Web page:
Lecture 9 The field of sound waves. Thermodynamics of crystal lattice.

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Lecture 9 The field of sound waves. Thermodynamics of crystal lattice.
Phonons and second sound. The Debye model. The Debye temperature. Specific heat of the solid in the Debye model.

In the same way that the energy of the electromagnetic radiation is quantized in the form of photons so the energy of the elastic waves, or sound waves, inside a solid medium can be considered to be quantized in the form of phonons. The energy of a phonon of frequency  is again and, because the phonons have integral angular momentum, the assembly of phonons in the solid may again treated as a boson gas. To illustrate this point, we may consider the Hamiltonian of a classical solid composed of N atoms whose positions in space specified by the coordinates (x1, x2,.…., x3N).

and the potential energy by
In the state of the lowest energy, the values of these coordinates may be denoted by Denoting the displacements of the atoms from their equilibrium positions by the variables i (i=1,2,…3N), the kinetic energy of the system in the configuration (xi) is given by (9.1) and the potential energy by

(9.2) The main term in this expansion represents the (minimum) energy of the solid when all the N atoms are at rest at their mean positions ; this energy may be denoted by the symbol 0. The next set of terms in the expansion is identically equal to zero, because the function (xi) has its minimum value at (xi)=( ) and hence all its derivatives must vanish there. The second-order terms of the expansion represent the harmonic component of the atomic vibrations.

If we assume that the overall amplitudes of the atomic vibrations are not very large
we may retain only the harmonic terms of the expansion and neglect all the successive ones; we are then working in the so-called harmonic approximation. Note that the inharmonic components are important at phase transition (from one crystal symmetry to another and solid-liquid phases) (9.3) where (9.4)

We now introduce a linear transformation, from the coordinates i to the so-called normal coordinates qi, and choose the transformation matrix in such a way that the new expression for the Hamiltonian does not contain the cross terms, i.e. (9.5) where i (i=1,2,..3N) are the characteristic frequencies of the so-called normal modes of the system and are determined essentially by the quantities ij or, in turn, by the nature of the potential energy function (xi). The expression (9.5) suggests that the energy of the solid, over and above the (minimum) value 0, may be considered as arising from a set of 3N one-dimensional, non interacting, harmonic oscillators, whose characteristic frequencies i are determined by the nature of the interatomic interactions in the system.

Classically, each of the 3N normal modes of vibration corresponds to a wave of distortion of the lattice points, i.e a sound wave. Quantum-mechanically, these modes give rise to quanta, called phonons, in very much the same way as the vibrational modes of the electromagnetic field give rise to photons. However, there is one important difference, i.e. while the number of normal modes in the case of electromagnetic field is indefinite, the number of normal modes (or the number of phonon energy levels) in the case of a solid is fixed by the number of lattice sites in it. This introduces certain differences in the thermodynamic behavior of the sound filed in contrast to thermodynamic behavior of the radiation field; however, at low temperatures, when the high-frequency modes of the solid are not very likely to be excited, these differences become rather insignificant and we obtain a striking similarity between the two sets of results.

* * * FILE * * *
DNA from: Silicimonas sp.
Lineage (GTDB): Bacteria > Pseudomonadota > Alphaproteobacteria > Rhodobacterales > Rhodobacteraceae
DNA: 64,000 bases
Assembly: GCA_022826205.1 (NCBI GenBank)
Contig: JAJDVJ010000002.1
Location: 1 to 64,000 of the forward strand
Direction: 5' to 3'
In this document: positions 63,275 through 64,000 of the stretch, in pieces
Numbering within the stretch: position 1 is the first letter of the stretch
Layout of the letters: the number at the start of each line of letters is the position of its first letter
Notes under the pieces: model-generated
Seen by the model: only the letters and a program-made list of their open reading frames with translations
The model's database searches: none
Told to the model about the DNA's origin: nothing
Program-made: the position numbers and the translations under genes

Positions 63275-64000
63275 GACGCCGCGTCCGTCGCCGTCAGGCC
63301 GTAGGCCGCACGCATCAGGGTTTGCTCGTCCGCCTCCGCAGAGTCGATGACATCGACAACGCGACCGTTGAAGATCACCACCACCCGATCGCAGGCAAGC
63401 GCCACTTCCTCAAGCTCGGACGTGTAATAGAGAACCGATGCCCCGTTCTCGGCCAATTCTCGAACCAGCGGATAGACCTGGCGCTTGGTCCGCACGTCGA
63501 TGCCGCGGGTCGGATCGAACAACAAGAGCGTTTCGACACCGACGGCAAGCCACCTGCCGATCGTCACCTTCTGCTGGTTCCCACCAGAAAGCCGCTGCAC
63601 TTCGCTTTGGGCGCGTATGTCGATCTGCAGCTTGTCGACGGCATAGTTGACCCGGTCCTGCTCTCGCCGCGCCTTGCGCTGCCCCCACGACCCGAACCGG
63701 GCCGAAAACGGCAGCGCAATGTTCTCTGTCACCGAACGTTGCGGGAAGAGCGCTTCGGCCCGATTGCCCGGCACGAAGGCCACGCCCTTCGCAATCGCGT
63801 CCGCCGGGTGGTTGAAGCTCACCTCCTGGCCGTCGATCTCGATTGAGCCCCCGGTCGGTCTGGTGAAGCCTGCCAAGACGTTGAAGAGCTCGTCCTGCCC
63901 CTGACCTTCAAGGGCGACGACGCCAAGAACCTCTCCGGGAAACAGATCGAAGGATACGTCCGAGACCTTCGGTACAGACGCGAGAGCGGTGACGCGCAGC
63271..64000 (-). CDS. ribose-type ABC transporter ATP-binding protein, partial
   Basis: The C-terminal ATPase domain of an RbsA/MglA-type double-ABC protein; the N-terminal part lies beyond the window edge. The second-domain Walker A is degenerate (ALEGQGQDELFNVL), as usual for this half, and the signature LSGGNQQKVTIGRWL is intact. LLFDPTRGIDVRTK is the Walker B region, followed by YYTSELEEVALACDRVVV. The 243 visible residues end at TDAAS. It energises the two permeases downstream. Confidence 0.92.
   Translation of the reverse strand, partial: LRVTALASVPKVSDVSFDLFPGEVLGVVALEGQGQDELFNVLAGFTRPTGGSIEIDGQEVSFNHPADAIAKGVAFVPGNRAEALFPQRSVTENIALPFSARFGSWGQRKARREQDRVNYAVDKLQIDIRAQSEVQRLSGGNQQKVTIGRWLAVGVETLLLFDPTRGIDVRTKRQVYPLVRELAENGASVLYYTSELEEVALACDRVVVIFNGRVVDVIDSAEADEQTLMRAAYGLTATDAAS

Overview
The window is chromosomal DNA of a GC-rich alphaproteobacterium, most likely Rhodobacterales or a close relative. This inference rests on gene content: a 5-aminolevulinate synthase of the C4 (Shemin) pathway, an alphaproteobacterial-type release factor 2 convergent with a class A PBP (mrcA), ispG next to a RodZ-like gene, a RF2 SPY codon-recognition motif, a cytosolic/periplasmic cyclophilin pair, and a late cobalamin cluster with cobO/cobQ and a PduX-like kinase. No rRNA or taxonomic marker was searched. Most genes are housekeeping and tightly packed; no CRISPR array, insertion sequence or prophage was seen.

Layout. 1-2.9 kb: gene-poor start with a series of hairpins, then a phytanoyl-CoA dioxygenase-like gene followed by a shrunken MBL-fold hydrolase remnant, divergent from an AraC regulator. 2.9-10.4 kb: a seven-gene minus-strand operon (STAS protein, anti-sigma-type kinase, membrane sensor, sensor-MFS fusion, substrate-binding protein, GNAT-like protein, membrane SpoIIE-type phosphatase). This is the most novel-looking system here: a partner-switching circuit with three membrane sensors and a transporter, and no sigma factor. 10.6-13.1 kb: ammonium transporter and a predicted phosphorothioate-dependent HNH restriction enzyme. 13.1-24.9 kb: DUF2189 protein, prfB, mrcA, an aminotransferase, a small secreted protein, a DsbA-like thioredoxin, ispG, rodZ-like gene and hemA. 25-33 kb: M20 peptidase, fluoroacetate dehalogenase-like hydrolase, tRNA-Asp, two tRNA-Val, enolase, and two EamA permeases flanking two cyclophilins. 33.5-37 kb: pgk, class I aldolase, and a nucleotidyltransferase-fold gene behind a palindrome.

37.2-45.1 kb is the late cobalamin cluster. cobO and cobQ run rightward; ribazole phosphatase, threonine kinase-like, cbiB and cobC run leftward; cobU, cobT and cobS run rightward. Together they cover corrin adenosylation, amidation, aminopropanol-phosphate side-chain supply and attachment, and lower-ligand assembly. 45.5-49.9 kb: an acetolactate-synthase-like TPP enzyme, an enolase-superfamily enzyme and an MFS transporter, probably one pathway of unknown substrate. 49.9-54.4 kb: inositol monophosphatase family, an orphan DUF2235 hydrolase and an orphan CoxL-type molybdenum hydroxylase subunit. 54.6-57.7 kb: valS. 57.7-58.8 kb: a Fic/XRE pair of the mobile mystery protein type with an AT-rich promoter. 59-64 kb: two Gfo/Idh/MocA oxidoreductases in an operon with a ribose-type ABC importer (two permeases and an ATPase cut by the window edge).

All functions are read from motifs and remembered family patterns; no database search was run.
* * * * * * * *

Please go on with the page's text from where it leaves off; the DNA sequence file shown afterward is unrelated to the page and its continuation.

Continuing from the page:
The thermodynamics of the solid can now be studied along the lines of a system of harmonic oscillators. First of all, we note that the quantum-mechanical eigenvalues of the Hamiltonian (9.5) would be (9.6) where the numbers ni denote the “states of excitation” of the various oscillators (or, equally well the occupation numbers of the various phonon levels). The internal energy of the system is then given by (9.7) The expression within the curly brackets gives the energy of the solid at absolute zero. The term 0 is necessarily negative and larger in magnitude than the total zero-point energy, of the oscillators

together they determine the binding energy of the lattice
together they determine the binding energy of the lattice. The last term in the formula represents the temperature dependent part of energy, which determines the specific heat of the solid: (9.8) To proceed further, we must have knowledge of the frequency spectrum of the solid. To acquire this knowledge from first principles is not an easy task. Accordingly, one either obtains this spectrum through experiment or else makes certain plausible assumptions about it. Einstein, who was the first to apply quantum concept to the theory of solids (1907), assumed, for simplicity, that the frequencies i are all equal in value! Denoting this (common) value by E, the specific heat of the solid is given by (9.9)

where E(x) is so-called Einstein function:
(9.10) with (9.11) At sufficiently high temperatures, when T>>E and hence x<<1, the Einstein result tends towards the classical one, viz. CV=3Nk. At sufficiently low temperatures, when T<<E and hence x>>1, the specific heat falls at an exponentially fast rate and tends to zero as T0. The dashed curve in Fig. 9.1 depicts the variation of the specific heat with temperature as, given by the Einstein formula (9.9)

T3-law 1.0 0.5 T/E CV/3Nk Fig.9.1 The specific heat of a solid, according to the Einstein model (dashed line), and according to the Debye model (solid line). The circles denote the experimental results for copper.

The theoretical rate of fall, however, turns out to be rather too fast in comparison with the observed rate. Nevertheless, Einstein’s approach to the problem did at least provide a theoretical basis for understanding the observed departure of the specific heat of solids from the classical law of Dulong and Petit, whereby CV=3R5.96 calories per oK of the substance. Debye (1912) on the other hand, allowed a continuous spectrum of frequencies, cut off at an upper limit D such that the total number of normal modes of vibration is equal to 3N, that is (9.12) where g()d denotes the number of normal modes of vibration whose frequency lies in the range (,+d).